- You support each other
After Mrs. Davis wrote the above traits on the board, Mrs. Fields realized that not all aspects of the relationship were fractured. However, she felt that two traits had been violated: Abby’s parents were not honest and open and they were not supportive. Mrs. Fields knew there was hope for the relationship, but she still had a lot of questions.
“Thanks for listening to me, but I am still struggling with how to move forward. How do we move on from here? How do I explain to Abby’s family that she needs more support than I can offer her currently? Do I tell them how I have been feeling about the whole situation?”
“I think all of those are valid questions that will help us walk along the path to reconciliation,” replied Mrs. Davis.
“What are the steps needed to repair this relationship?” asked Mrs. Fields.
Mrs. Davis picked up her blue marker and wrote the following on the whiteboard next to the traits of a trusting relationship:
The Path to Reconciliation
- Consider the other’s point of view
- Apologize if necessary (be specific)
- Practice forgiveness
- Re-establish lines of communication
- Let the needs of the partnership guide the relationship
- Allow for time to heal
Mrs. Davis capped her marker and pointed to the first step, “The first step is considering Abby’s parents’ point of view. Why do you think they withheld this information from you and the school? Parents want the most help for their children, but at what cost? When you talk to the parents, try to have an open mind and walk through this situation in their shoes as you learn about Abby’s past experiences with special education.”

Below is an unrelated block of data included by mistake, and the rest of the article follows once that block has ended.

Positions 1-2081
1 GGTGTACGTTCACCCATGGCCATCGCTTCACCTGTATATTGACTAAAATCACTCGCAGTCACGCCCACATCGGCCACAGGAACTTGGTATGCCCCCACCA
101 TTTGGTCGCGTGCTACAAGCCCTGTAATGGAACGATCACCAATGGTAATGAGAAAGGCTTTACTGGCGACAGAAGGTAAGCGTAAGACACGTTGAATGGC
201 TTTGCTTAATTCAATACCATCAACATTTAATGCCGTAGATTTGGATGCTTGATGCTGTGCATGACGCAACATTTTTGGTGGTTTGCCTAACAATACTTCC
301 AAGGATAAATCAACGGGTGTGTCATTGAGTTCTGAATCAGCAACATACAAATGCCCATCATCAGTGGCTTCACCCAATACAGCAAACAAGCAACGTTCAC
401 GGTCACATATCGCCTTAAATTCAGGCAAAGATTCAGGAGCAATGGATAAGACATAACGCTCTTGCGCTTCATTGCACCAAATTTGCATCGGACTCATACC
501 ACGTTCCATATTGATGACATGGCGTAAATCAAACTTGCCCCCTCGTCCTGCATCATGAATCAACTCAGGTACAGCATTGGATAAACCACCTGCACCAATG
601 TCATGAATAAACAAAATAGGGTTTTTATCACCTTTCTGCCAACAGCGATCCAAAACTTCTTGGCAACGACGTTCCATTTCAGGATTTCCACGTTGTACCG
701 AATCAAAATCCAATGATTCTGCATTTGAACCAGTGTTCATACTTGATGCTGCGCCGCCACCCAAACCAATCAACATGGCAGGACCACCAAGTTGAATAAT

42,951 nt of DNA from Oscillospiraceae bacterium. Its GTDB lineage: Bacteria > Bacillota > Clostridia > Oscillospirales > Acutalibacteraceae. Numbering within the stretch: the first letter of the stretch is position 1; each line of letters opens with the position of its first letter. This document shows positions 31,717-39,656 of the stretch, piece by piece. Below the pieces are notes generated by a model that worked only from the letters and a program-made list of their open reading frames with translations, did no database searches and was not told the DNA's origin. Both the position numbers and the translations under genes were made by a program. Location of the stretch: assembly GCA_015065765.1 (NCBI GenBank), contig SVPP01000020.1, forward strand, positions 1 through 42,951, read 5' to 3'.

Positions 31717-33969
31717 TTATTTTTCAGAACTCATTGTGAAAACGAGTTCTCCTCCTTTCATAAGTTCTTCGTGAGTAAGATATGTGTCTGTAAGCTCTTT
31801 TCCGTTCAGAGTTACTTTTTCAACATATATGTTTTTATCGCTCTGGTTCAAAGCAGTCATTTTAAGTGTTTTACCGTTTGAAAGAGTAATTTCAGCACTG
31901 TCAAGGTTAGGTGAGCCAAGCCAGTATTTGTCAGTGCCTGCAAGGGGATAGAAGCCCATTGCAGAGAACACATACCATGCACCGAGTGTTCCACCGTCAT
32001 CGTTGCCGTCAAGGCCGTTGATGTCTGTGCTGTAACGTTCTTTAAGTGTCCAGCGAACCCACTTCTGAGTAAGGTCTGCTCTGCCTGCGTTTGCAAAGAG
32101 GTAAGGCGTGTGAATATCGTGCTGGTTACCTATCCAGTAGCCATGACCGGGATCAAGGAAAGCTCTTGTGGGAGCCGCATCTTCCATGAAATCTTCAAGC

Ready for Healing
Mrs. Fields agreed that there must be some reason that Abby’s parents did not want to disclose Abby’s IEP information. As she thought about the other steps along the path to reconciliation, the verse from Proverbs 17:9 came to mind, “Love prospers when a fault is forgiven, but dwelling on it separates close friends”(NLT).
Mrs. Fields knew that to move forward, she would need to talk through this situation with Abby’s parents, identify how she had been hurt, forgive, rebuild the relationship through open communication, and allow time for healing.
Mrs. Fields thanked Mrs. Davis for meeting with her and was ready to move forward with a plan for reconciliation.
Moving Forward Together
During the meeting with Abby’s parents, Mrs. Fields shared how she discovered that Abby had received services at her prior school. Abby’s parents wept as they told the story of Abby’s struggles starting in kindergarten and the toll it had taken on her up until now. They thought that by not saying anything, they were giving her a fresh start in a new school.
Mrs. Fields, with the parents’ perspective in mind, proposed a plan that included reevaluation, a meeting with the IEP team, and push-in math supports for Abby.
After some time and some positive progress for Abby in math, the relationship between Mrs. Fields and Abby’s parents grew even stronger than before. They all agreed that the meeting was a significant part of Abby’s success this school year.
Is it Worth It?
Although it was uncomfortable at the time, Mrs. Fields was glad that she made the time and effort to see the issue from multiple perspectives. Going to see Mrs. Davis made all the difference, and this experience equipped Mrs. Fields to handle these issues not only with parents but with colleagues and her own family as well. In addition, this powerful learning experience made a significant impact on Abby’s life.
Even though it requires a lot of extra effort and personal growth at times, working to establish and maintain trust with students and families is always worth it.
Tyler Harms, a teacher consultant at All Belong Center for Inclusive Education, has taught special education in public school classrooms for over 12 years. He is a dedicated advocate for teachers, students, and their families.
Check out Tyler’s blog, book, weekly newsletter, and other resources at teachforgodsglory.com.
Like what you’re reading? Then don’t miss an issue. Subscribe to be notified when the next issue is published.